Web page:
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6 Tips for Choosing the Right Cat Food Bowls

We asked two experts for their suggestions on cat food bowls and cat dishes — and when you should feed your cats without bowls or dishes.

Kellie B. Gormly  |  Oct 12th 2017


Figuring out what to feed your cat can be tough enough — but what about how you present food to your cat? What type of cat food bowls or dishes you choose (or neither — more on that later) can make all the difference in your cat’s eating habits and health. Let’s take a look at these six tips:

1. Avoid plastic cat food bowls.

A white and gray tabby cat with a cat food bowl.

The way you present your cat’s food matters just as much as what kind of food she eats. Photography ©Alena Ozerova | Thinkstock.

Bacteria and oil build up in the plastic material’s scratches and may cause cat acne, which appears in the form of black dots on your cat’s chin. Choose bowls made of ceramic or stainless steel instead, says Marilyn Krieger, a certified cat-behavior consultant in the San Francisco Bay area, who is also known as The Cat Coach.

2. Consider the depth of  cat bowls.

Cats prefer dishes and bowls that are fairly shallow and wide. When cats stick their faces too far into bowls to eat, they may experience discomfort, Krieger says.

“Some cats are very sensitive to the feel of the dish around their little whiskers,” she explains. “It might not be comfortable for them. They might use their paws to take food out of the dish.”

Krieger says that cats may also feel uncomfortable with a deep bowl if it prevents them from looking up to see their environment while eating.

Dr. Leticia Dantas, D.V.M., M.S. and Ph.D., as well as a faculty member at the Athens-based University of Georgia Veterinary Teaching Hospital’s Behavioral Medicine Service, says the whisker-irritating theory about deep, narrow bowls isn’t scientifically proven. Still, she echoes the idea that most cats do best with shallow bowls.

3. Some cats require different food bowls.

What if you have a flat-faced cat like a Persian? Buy specialty dishes that have elevation and a slight angle, so your flat-faced kitty has an easier time eating out of the bowl, Krieger recommends.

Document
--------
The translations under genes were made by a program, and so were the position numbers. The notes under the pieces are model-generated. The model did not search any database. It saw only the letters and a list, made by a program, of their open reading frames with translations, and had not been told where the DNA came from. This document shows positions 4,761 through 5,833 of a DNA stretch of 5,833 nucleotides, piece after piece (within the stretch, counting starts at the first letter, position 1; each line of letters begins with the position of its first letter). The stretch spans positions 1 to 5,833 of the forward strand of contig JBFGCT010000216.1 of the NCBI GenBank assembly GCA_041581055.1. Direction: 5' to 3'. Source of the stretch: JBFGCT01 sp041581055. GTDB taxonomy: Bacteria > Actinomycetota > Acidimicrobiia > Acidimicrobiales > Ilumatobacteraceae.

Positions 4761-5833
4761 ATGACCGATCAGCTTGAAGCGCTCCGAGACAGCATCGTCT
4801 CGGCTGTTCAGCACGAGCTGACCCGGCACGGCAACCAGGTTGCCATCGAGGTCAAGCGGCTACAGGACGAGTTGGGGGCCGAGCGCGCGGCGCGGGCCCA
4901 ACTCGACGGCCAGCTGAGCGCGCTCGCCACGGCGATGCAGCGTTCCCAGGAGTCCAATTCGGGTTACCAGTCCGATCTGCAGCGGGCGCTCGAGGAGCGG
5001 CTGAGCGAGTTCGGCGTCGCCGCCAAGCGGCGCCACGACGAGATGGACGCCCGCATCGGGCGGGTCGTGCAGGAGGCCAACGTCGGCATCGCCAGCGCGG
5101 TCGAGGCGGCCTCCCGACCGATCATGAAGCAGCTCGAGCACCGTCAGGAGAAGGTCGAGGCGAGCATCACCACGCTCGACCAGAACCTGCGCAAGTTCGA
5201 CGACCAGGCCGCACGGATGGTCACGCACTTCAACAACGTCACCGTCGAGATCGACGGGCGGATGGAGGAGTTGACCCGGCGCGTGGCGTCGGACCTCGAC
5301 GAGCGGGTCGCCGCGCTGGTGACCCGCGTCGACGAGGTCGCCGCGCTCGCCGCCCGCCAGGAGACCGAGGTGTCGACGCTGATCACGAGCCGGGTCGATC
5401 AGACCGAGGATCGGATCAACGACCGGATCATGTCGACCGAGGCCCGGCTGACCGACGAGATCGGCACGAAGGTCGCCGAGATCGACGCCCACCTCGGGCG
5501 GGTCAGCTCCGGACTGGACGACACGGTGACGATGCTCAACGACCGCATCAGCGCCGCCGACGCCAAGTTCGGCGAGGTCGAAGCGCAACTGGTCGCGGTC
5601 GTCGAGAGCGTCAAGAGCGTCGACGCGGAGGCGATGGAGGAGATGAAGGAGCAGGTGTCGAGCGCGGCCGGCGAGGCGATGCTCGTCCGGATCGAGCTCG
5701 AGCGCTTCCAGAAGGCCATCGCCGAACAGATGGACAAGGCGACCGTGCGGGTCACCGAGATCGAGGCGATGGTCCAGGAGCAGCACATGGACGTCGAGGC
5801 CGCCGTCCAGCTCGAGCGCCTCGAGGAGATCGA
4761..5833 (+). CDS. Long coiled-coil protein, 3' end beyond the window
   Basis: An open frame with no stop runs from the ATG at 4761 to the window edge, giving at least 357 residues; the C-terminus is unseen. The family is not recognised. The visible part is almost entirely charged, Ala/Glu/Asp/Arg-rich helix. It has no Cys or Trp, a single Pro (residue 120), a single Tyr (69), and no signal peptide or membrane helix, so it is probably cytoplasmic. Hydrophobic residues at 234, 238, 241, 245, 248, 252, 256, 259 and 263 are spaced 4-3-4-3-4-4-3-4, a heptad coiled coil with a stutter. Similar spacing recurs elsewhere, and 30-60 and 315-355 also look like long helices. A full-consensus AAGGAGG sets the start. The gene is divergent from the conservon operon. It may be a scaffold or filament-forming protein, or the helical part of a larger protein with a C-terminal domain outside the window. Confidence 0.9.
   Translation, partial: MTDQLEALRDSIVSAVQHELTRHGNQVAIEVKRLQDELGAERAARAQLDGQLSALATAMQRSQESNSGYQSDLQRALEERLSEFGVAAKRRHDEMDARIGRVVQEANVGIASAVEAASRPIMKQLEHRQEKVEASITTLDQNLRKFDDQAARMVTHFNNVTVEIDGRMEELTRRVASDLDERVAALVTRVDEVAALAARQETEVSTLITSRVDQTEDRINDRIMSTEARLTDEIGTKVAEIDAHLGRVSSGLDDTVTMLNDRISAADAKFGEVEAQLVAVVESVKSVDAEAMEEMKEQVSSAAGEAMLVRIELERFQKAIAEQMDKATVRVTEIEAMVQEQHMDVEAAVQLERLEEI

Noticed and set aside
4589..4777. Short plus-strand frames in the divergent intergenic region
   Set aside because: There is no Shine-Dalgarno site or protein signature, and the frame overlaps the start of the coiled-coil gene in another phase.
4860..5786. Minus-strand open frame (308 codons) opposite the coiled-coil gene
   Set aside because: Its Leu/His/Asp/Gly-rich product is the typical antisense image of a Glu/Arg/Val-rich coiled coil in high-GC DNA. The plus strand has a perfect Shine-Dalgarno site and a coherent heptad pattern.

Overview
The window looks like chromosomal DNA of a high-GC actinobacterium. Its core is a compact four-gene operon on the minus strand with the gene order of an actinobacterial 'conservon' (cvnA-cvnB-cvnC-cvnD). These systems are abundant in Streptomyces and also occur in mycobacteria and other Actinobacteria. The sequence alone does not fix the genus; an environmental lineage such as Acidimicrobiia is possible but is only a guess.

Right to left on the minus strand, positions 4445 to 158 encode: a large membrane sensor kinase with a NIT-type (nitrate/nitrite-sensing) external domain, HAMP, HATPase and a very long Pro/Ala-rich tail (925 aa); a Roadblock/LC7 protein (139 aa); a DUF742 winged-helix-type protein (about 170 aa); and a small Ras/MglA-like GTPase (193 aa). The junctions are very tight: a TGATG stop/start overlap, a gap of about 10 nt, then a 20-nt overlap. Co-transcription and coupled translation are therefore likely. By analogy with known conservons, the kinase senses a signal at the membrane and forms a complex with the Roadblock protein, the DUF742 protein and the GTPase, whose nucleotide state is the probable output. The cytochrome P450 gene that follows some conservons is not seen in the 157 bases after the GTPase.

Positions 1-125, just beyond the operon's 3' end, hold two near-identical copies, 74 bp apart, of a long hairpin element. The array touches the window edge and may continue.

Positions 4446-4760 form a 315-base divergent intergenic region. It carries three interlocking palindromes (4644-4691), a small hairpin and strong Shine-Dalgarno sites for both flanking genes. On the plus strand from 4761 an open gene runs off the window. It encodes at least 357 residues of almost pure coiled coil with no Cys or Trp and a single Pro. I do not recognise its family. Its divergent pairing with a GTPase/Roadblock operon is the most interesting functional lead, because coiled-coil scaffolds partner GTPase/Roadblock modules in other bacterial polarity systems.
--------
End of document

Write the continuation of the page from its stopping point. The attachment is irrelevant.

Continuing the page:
4. Think about where you locate your cat food bowls.

Put some thought into the location of the cat food bowls, too, Krieger advises. You wouldn’t want to eat by your toilet, so don’t place the bowls near your cats’ litter boxes. Locate the bowls in private areas of the house, so passersby don’t stress cats out while they eat. And if you have more than one cat, don’t place the bowls too close together — cats are solitary hunters and get irritated when another cat eats too close to them.

5. Practice good bowl hygiene.

Wash the cat dishes or cat bowls, preferably every day with soap and water, Krieger says. Dry cat food tends to be oily, so bacteria can collect and smell. If you feed your cat wet food, wash the bowls after each use.

6. Go beyond cat food bowls and cat dishes.  

You can appeal to your cat’s inner playful hunter by using other feeding vessels for dry food.

“It’s not just the bowl; there are many other ways of feeding cats,” Krieger says. “Have your cat hunt a little by putting pieces here and there.”

You can buy food puzzles that challenge your cats to work for their food or use items like muffin tins to create easy DIY versions. Another idea? Put dry food in PVC connectors and tennis balls that have holes.

“You can use your imagination,” Krieger says. “You don’t have to just use the standard and conservative bowl. You can do that, too, but then mix it up with other things.”

Dr. Dantas, who is also a diplomate of the American College of Veterinary Behaviorists, similarly recommends using standard dishes and bowls for wet food, but prefers food puzzles and toys for dry food. “It is good for their mental health and increases their rate of physical exercise as well,” she states.

Plus, dealing with a sloppy eater? See some advice on cat bowls for sloppy eaters on Paws and Effect >>

Thumbnail: Photography ©vladans | Thinkstock.

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